If you, like me, are a bit skeptical of Mr. Junod’s sweeping characterization, you can always try a discrete rollneck, which is rolled at the collar. Besides framing your face, turtlenecks and rollnecks are useful for a secondary reason. In today’s dressed-down world, they can make for a surprisingly good substitute for a tie. They take up the chest area better than an open-necked shirt, which, admittedly, can look like an empty night sky when it’s not decorated with a four-in-hand. The Armoury shows how a thin turtleneck can look when layered underneath a sport coat or topcoat.
“Everyone has their way of wearing turtlenecks,” says Mark. “I like to roll mine as far as I can, to the point where I’m doubling over the turtleneck, and it almost looks like a mock neck. I wear them with a shirt, such that the collar is peeking out a bit, but not so much that the collar points are popping out.” I find grey to be the most versatile color, but there’s something special about how a navy or bottle green turtleneck looks when worn underneath a grey flannel suit or brown tweed jacket.
COLD WEATHER OUTERWEAR
My version of Junod’s argument is the oversized topcoat, which looks good on practically anyone. It’s something you can wear with chunky knits and raw denim jeans, or paired with a sport coat and flannel trousers. They work in classic men’s style, streetwear, and even the avant-garde. It’s one of those grab-and-go pieces that you can always rely on in the morning because you know you’ll look great.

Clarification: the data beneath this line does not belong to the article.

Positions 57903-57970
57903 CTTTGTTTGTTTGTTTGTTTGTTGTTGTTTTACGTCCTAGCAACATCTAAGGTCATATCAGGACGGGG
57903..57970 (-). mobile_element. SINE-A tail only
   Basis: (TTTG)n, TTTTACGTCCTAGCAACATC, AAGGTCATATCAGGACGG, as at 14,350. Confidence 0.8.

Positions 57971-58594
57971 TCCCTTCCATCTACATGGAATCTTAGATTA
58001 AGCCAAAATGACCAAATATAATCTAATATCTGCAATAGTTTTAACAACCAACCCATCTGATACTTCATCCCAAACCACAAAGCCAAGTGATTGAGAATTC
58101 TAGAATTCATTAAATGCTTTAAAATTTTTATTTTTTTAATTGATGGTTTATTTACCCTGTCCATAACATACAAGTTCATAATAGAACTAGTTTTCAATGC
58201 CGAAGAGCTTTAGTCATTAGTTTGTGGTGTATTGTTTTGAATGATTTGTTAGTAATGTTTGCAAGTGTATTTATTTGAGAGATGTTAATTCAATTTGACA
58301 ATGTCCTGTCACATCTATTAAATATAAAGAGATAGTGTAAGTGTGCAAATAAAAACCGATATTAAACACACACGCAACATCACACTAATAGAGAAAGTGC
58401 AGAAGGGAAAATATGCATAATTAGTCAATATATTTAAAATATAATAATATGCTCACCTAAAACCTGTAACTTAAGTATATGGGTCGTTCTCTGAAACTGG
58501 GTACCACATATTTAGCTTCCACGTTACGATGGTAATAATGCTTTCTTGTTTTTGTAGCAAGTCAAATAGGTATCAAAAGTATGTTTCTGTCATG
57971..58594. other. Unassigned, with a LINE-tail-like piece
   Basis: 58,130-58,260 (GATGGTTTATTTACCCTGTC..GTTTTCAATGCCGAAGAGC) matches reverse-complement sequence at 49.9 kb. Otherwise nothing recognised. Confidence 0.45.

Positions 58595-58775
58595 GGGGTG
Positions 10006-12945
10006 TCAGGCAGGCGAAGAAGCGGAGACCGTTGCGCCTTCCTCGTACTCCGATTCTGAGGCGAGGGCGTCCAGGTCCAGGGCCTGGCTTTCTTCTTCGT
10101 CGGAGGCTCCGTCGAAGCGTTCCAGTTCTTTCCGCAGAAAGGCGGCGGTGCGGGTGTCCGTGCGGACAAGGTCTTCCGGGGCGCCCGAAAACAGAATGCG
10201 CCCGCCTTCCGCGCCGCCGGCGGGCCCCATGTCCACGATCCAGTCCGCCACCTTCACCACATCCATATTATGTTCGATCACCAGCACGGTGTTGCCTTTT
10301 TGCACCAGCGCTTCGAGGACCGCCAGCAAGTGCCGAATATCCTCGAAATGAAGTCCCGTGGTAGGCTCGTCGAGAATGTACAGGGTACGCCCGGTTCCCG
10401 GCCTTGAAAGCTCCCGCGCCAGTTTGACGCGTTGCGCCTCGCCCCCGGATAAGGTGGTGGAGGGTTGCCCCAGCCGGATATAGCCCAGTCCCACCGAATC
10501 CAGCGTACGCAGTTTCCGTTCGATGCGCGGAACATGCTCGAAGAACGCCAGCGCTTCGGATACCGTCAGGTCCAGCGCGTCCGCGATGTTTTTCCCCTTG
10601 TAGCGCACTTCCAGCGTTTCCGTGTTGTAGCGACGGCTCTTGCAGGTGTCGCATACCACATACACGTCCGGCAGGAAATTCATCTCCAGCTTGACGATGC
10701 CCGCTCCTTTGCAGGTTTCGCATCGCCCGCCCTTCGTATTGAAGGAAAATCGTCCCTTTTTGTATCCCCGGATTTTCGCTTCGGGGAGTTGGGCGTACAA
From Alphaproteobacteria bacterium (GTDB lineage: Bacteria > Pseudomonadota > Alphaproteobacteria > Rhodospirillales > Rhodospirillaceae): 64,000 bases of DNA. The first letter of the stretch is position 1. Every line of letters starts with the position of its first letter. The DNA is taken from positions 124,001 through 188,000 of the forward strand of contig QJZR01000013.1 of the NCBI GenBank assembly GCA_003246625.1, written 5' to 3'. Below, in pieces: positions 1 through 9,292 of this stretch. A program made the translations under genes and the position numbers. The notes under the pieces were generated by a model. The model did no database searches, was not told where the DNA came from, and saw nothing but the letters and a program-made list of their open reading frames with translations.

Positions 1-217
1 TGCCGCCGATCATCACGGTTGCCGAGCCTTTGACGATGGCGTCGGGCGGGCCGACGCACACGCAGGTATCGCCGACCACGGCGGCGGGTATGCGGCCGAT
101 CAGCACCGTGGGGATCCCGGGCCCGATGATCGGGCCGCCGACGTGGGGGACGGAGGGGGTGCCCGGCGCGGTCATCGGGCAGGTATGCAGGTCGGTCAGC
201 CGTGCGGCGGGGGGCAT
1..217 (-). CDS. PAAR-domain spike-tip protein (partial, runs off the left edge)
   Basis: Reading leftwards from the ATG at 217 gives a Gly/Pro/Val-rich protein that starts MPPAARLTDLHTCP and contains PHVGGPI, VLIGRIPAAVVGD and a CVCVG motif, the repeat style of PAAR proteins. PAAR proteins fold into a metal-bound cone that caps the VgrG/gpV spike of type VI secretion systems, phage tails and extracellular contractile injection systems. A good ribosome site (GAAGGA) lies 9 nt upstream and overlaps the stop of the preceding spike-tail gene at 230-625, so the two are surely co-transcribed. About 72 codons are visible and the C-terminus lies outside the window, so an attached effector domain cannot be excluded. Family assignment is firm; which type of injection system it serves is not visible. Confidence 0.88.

The Armoury has a whole line of them this season. “This year marks the 5th anniversary of Coherence. To celebrate, they came up with some limited edition fabrics and we, as their first wholesale customer, had first pick,” says Mark. “The brown-gray Corb, which can be seen here on Richard, is made with just a touch of cashmere. Normally, we do this design in grey wool, which is a bit stiff. With a bit of cashmere, this drapes like nylon but has a bit more body and thickness.”
Of all the overcoats this season, Mark is most enthusiastic about the Marc, which he co-designed with Coherence founder, Kentaro Nakagomi. No, it’s not named so because of Mark Cho, but rather Marcel Duchamp, who was famously photographed while wearing a similar coat. This season’s version is made from a limited edition, dark chocolate brown nylon. It has a double-breasted closure, belted waist, and an A-line silhouette. “It’s similar to a dispatch coat, but we made some tweaks to it,” says Mark. “Dispatch coats, which is a WWII style, were originally made with a higher waist because men wore them while riding motorcycles. On this design, we lowered the waist, so it sits more at your natural waist. We also hid some of the buttons and details. If you don’t belt it, it looks like a clean A-line coat.”